(PC) Cornel Jackson v. Quick et al

Filing 77

ORDER VACATING 53 Findings and Recommendations Recommending Denying Plaintiff's Motion for Preliminary Injunction and Temporary Restraining Order as MOOT; FINDINGS and RECOMMENDATIONS Recommending Denying Plaintiff's 33 Motion for Preliminary Injunction and Temporary Restraining Order signed by Magistrate Judge Erica P. Grosjean on 6/4/2021. Referred to Judge Unassigned DJ. Objections to F&R due within Twenty-One Days. (Sant Agata, S)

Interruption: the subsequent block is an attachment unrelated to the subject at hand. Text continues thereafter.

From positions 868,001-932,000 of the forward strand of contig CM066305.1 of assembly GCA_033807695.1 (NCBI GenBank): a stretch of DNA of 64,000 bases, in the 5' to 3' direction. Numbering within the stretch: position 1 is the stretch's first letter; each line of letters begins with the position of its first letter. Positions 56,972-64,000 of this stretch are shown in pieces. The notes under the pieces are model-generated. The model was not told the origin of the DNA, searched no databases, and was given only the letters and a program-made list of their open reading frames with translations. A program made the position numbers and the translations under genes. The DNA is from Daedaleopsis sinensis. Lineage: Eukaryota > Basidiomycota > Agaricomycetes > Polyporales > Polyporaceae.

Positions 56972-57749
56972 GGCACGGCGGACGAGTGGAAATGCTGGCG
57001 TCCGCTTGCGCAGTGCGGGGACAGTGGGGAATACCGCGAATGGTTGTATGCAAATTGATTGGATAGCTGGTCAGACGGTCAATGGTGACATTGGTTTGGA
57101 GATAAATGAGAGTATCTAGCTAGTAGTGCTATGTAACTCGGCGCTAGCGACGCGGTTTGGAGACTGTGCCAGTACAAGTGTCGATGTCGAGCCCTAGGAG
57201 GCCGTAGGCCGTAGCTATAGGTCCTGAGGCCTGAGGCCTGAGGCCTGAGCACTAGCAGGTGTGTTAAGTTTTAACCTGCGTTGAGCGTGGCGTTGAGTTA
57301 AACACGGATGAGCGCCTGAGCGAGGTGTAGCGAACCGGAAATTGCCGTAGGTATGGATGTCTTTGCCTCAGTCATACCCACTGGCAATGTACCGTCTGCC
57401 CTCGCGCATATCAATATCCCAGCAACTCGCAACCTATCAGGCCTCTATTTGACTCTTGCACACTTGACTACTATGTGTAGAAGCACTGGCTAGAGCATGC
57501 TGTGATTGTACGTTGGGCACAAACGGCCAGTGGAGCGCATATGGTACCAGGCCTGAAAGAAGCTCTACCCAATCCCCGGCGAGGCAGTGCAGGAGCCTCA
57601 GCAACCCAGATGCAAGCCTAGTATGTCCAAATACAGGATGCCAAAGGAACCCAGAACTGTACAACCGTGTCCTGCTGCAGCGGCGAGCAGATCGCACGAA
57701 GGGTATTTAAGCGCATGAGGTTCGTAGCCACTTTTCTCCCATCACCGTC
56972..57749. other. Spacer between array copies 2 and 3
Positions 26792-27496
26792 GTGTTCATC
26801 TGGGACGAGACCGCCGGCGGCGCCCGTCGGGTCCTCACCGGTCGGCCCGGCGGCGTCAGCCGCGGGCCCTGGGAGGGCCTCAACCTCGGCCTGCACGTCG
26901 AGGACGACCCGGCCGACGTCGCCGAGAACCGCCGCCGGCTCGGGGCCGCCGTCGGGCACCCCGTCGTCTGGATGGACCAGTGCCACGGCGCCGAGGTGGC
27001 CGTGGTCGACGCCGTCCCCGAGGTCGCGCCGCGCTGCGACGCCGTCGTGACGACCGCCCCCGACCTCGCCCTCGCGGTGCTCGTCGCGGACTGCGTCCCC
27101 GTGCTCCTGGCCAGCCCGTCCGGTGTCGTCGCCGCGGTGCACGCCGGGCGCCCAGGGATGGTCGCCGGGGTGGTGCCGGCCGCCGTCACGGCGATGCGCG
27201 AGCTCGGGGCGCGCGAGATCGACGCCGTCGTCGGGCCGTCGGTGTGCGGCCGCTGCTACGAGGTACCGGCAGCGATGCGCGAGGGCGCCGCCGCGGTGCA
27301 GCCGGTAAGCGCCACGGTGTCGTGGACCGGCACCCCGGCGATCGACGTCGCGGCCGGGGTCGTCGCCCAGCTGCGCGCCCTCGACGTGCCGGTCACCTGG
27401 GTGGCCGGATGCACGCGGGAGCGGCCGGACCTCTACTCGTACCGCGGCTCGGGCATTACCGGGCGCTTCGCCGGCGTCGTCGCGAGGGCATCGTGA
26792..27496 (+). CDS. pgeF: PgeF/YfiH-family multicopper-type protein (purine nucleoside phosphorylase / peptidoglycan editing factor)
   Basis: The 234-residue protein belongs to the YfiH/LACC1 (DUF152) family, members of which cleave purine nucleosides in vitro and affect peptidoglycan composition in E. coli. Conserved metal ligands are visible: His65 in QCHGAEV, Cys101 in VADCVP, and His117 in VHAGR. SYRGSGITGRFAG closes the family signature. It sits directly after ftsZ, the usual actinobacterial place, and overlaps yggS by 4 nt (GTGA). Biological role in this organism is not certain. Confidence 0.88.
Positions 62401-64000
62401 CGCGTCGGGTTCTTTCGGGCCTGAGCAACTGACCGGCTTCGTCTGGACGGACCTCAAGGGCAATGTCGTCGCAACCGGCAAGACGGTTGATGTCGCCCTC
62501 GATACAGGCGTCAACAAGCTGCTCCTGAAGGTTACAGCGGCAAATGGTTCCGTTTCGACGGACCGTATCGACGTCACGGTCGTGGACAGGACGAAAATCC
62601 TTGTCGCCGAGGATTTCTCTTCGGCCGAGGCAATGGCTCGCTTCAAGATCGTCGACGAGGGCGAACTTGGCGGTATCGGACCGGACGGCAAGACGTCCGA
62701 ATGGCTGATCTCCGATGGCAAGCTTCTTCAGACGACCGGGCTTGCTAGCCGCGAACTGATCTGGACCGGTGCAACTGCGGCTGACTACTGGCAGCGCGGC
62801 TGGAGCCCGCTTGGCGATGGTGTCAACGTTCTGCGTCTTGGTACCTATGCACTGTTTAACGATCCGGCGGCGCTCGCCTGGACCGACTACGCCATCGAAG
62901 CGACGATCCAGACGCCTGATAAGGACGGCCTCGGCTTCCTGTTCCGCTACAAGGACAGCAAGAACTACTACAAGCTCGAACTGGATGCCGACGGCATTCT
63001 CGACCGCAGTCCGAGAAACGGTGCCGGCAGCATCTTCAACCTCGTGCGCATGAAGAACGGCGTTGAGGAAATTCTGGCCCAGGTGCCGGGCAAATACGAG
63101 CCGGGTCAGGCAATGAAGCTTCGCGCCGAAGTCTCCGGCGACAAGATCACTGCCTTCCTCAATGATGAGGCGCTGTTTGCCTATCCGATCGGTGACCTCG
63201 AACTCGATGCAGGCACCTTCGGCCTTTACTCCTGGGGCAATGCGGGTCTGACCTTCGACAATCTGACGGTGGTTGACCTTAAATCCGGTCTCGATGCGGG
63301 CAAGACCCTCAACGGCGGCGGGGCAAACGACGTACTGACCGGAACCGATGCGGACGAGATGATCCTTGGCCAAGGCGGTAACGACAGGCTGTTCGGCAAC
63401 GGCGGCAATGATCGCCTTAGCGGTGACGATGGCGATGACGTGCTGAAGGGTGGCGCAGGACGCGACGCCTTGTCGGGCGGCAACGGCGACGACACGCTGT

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1 2 3 4 5 6 7 8 UNITED STATES DISTRICT COURT 9 FOR THE EASTERN DISTRICT OF CALIFORNIA 10 11 CORNEL JACKSON, 12 Plaintiff, 13 14 v. JASON QUICK, et al., 15 ORDER VACATING FINDINGS AND RECOMMENDATIONS RECOMMENDING DENYING PLAINTIFF’S MOTION FOR PRELIMINARY INJUNCTION AND TEMPORARY RESTRAINING ORDER AS MOOT Defendants. (ECF No. 53) 16 FINDINGS AND RECOMMENDATIONS, RECOMMENDING DENYING PLAINTIFF’S MOTION FOR PRELIMINARY INJUNCTION AND TEMPORARY RESTRAINING ORDER 17 18 19 (ECF No. 33) 20 TWENTY-ONE DAY DEADLINE 21 22 23 No. 1:19-cv-01591-NONE-EPG (PC) Plaintiff Cornel Jackson (“Plaintiff”) is a pretrial detainee proceeding pro se and in forma pauperis in this civil rights action filed pursuant to 42 U.S.C. § 1983. Plaintiff’s action alleges, 24 among other things, that Defendants, who are staff at his institution of confinement, deny him his 25 First Amendment rights of access to the courts. 26 I. 27 BACKGROUND Pending before the Court is Plaintiff’s motion for a preliminary injunction and a 28 1 1 temporary restraining order, filed on November 2, 2020. (ECF No. 33). The motion concerns 2 alleged restrictions on Plaintiff’s ability to access the courts, particularly, Plaintiff’s denial of 3 copies of legal documents at his institution of confinement based on his inability to pay for them. 4 (Id. at 1). Defendants responded in opposition on January 29, 2021. (ECF No. 52). 5 On February 22, 2021, this Court issued findings and recommendations, recommending 6 denial of Plaintiff’s motion as moot based on information provided by Defendants showing that 7 Plaintiff had approximately $1700 in his account and thus could afford to pay for copies. (ECF 8 No. 53, p. 3). Plaintiff filed objections, stating that “he is again indigent and . . . thus cannot 9 obtain the legal services he says he needs.” (ECF No. 54). In response, the Court directed 10 Defendants to file a statement concerning whether adequate funds remain in Plaintiff’s account 11 and, if so, documentation supporting their statement. (ECF No. 55). 12 Defendants responded on March 22, 2021, and included the declaration of Sergeant 13 Benjamin Mendoza of the Madera County Department of Corrections (DOC) in support of the 14 following allegations. (ECF No. 59; ECF No. 61). While Plaintiff’s inmate account previously 15 had approximately $1700, Plaintiff transferred most of those funds shortly after the Defendants 16 responded in opposition to his motion. (ECF No. 59, pp. 2-3). Notably, Sergeant Mendoza’s 17 declaration alleges that Plaintiff stated the following in a recorded call with his brother: “Plaintiff 18 said that he received paperwork from the Court, where it showed that he had money on his 19 account, and we (jail staff) were going to start taking the money.” (ECF No. 61, p. 2). Plaintiff 20 then “used all the remaining money he had in his inmate account to buy items from the 21 Commissary” in a span of less than three weeks. (Id. at 3). Moreover, “since February 1, 2021 22 (before Plaintiff emptied his inmate account), Plaintiff has not made a request for copying” and, 23 in the past, “the DOC has let Plaintiff run a negative balance in his inmate account so that copy 24 requests could be processed.” (Id. at 5). 25 On April 2, 2021, Plaintiff filed a response. (ECF No. 66). Notably, Plaintiff concedes to 26 transferring the bulk of his inmate funds. However, he disputes that his motivation was to avoid 27 having the money taken to cover expenses for photocopies and other similar expenses, stating that 28 the money was taken to try to hire a lawyer. (Id. at 4-5). Plaintiff indicates that, since Defendants 2 1 response, he has requested a photocopy related to Sergeant Mendoza’s declaration. However, he 2 does not indicate that he has been denied any photocopies. Rather, Plaintiff’s motion confirms 3 that the DOC has let him run a negative account balance in the past, although he complains that 4 the costs should have been paid from a separate fund. (ECF No. 33, p. 3 (“Plaintiff also convey 5 how his negative balance came from photocopies of legal documents while acting in pro-per and 6 indigent in his criminal case, which the negative balance continued to add up over a 2 year period, 7 instead of being deducted from the inmate welfare funds, that is specifical[l]y created for 8 obtaining equipment and materials for indigent prisoners for such services.”)). Because there has been significant briefing since the Court’s issuance of its initial findings 9 10 and recommendations (ECF No. 53) on Plaintiff’s motion (ECF No. 33), the Court will vacate 11 them in favor of the instant findings and recommendations. For the following reasons, the Court recommends denying Plaintiff’s motion. The parties 12 13 have twenty-one days to file objections to these findings and recommendations. 14 II. ANALYSIS OF PLAINTIFF’S MOTION 15 The granting of a preliminary injunction is drastic remedy that is not awarded as a matter 16 of right. Munaf v. Geren, 553 U.S. 674, 689 (2008). In order to prevail on a motion for injunctive 17 relief, the moving party must demonstrate that (1) it is likely to succeed on the merits; (2) it is 18 likely to suffer irreparable harm in the absence of preliminary relief; (3) the balance of equities 19 tips in its favor; and (4) that the relief sought is in the public interest. Winter v. Natural Res. Def. 20 Council, Inc., 555 U.S. 7, 20 (2008). The same standard applies to temporary restraining orders. 21 See Stuhlbarg Int'l Sales Co. v. John D. Brush & Co., 240 F.3d 832, 839 n.7 (9th Cir.2001) 22 (stating that the analysis for temporary restraining orders and preliminary injunctions is 23 “substantially identical”). 24 Here, Plaintiff has not met his burden to show entitlement to a preliminary injunction or a 25 temporary restraining order. First, while Plaintiff’s motion summarily indicates that he believes 26 that his case is meritorious and he is being denied constitutional rights, he fails to make any 27 developed argument that he is likely to succeed on the merits. (See ECF No. 33). And even 28 though Plaintiff’s later filings, notably his objections, attempt to elaborate on the merits of his 3 1 case, he falls short of his burden in these filings too. Although Plaintiff states that “valu[]able 2 exhibits [e.g., witness statements] requested by the courts to support a claim were again not 3 available due to the denial of services,” this statement does not provide any detail as to how that 4 alleged denial impaired his ability to litigate his case. (ECF No. 54, p. 5). Plaintiff “cannot submit 5 conclusory [allegations] of injury by claiming his access to the courts has been impeded” and 6 expect to obtain the drastic remedy that is a preliminary injunction. Shehee v. Redding, No. 1:14- 7 cv-00706-DAD-SAB, 2017 WL 1573137, at *1 (E.D. Cal. Jan. 24, 2017), report and 8 recommendation adopted, 2017 WL 1540195 (E.D. Cal. Apr. 28, 2017). Instead of offering a 9 conclusionary claim of denial of access to the courts, he “must go one step further and 10 demonstrate that the alleged shortcomings in [his institution of confinement] hindered his efforts 11 to pursue a legal claim.” Lewis v. Casey, 518 U.S. 343, 351 (1996). Such examples of hindrance 12 15 include as follows: [A prisoner] might show, for example, that a complaint he prepared was dismissed for failure to satisfy some technical requirement which, because of deficiencies in the prison's legal assistance facilities, he could not have known. Or that he had suffered arguably actionable harm that he wished to bring before the courts, but was so stymied by inadequacies of the law library that he was unable even to file a complaint. 16 Id. But here, Plaintiff does not sufficiently allege injury showing that he has been hindered from 17 pursing his legal claims. 13 14 18 Moreover, Plaintiff has been an active participant in this matter as is demonstrated by his 19 filing various briefs in support of this motion. (See ECF Nos. 33, 54, 66). Additionally, as 20 Defendants point out, and as Plaintiff does not dispute, “Plaintiff has been able to file at least two 21 petitions for writ of habeas corpus in the Superior Court.” (ECF No. 52, pp. 3-4). 22 Next, Plaintiff fails to show that he is likely to suffer irreparable harm in the absence of 23 preliminary relief. The key issues are whether Plaintiff lacks the ability to pay for legal services, 24 particularly copying, and if he does, whether he is being denied such services based on his alleged 25 inability to pay. (ECF No. 33, p. 1) (seeking an order to show cause why Defendants and others 26 should not be enjoined from “charging and denying the Plaintiff for legal assistance and services, 27 such as photocopies of legal documents to be presented as exhibits and declarations in this civil 28 litigation, as well as for exhibits to be presented in his habeas corpus petitions”). 4 1 Here, on October 19, 2020, which was shortly before Plaintiff filed a motion seeking the 2 Court’s assistance in serving Defendants in this action, he had 38 cents in his account. (Id. at 14). 3 However, the balance later increased. On January 25, 2021, Plaintiff had approximately 4 $1,700.00 in his account. (Id. at 16). According to Sergeant Mendoza’s declaration (which is 5 undisputed by Plaintiff), after Defendants filed their opposition to Plaintiff’s motion on January 6 29, 2021, (ECF No. 52), which showed that Plaintiff had nearly $1700 in his account (ECF No. 7 52-2, p. 16), Plaintiff transferred the majority of his funds to a third party on February 4, 2021. 8 (ECF No. 61, p. 4). Thereafter, Plaintiff spent the remainder of his funds, about $112, on 9 commissary. (Id.). Although Plaintiff disputes the reason for this transfer, it is undisputed that 10 Plaintiff had adequate funds to purchase copies shortly after filing this motion, yet chose to spend 11 and transfer his money rather than pay for copies. Pina v. Tilton, No. C 07-4989 SI (PR), 2009 12 WL 1631626, at *2 (N.D. Cal. June 8, 2009) (“With regard to the photocopying and postage 13 expenses, plaintiff’s apparent problem is that he wants to spend his money on other things from 14 the canteen. The way in which he allocates his very limited funds is up to him (not the court) to 15 decide.”). 16 Additionally, the evidence submitted shows that DOC has permitted him to run a negative 17 account balance in the past to make such copies. (ECF No. 59, p. 5). Accordingly, the Court 18 cannot conclude that Plaintiff will suffer irreparable harm absent injunctive relief. 19 Because Plaintiff has shown no likelihood of success on the merits or of irreparable injury, 20 “the Court declines to analyze whether the balance of equities weighs in [his] favor or whether 21 the injunction is in the public interest,” and will recommend denying Plaintiff’s motion. 22 III. ORDER AND FINDINGS AND RECOMMENDATIONS 23 Accordingly, IT IS ORDERED THAT the findings and recommendations (ECF No. 53), 24 recommending denial of plaintiff’s motion for preliminary injunction and temporary restraining 25 order as moot, are VACATED. 26 27 28 For the foregoing reasons, it is HEREBY RECOMMENDED that Plaintiff’s motion for a temporary restraining order and preliminary injunction (ECF No. 33) be DENIED. These findings and recommendations will be submitted to the United States district judge 5 1 assigned to the case, pursuant to the provisions of 28 U.S.C. § 636(b)(l). Within twenty-one (21) 2 days after being served with these findings and recommendations, the parties may file written 3 objections with the Court. The document should be captioned “Objections to Magistrate Judge’s 4 Findings and Recommendations.” The parties are advised that failure to file objections within the 5 specified time may result in the waiver of rights on appeal. Wilkerson v. Wheeler, 772 F.3d 834, 6 838-39 (9th Cir. 2014) (citing Baxter v. Sullivan, 923 F.2d 1391, 1394 (9th Cir. 1991)). 7 8 9 10 IT IS SO ORDERED. Dated: June 4, 2021 /s/ UNITED STATES MAGISTRATE JUDGE 11 12 13 14 15 16 17 18 19 20 21 22 23 24 25 26 27 28 6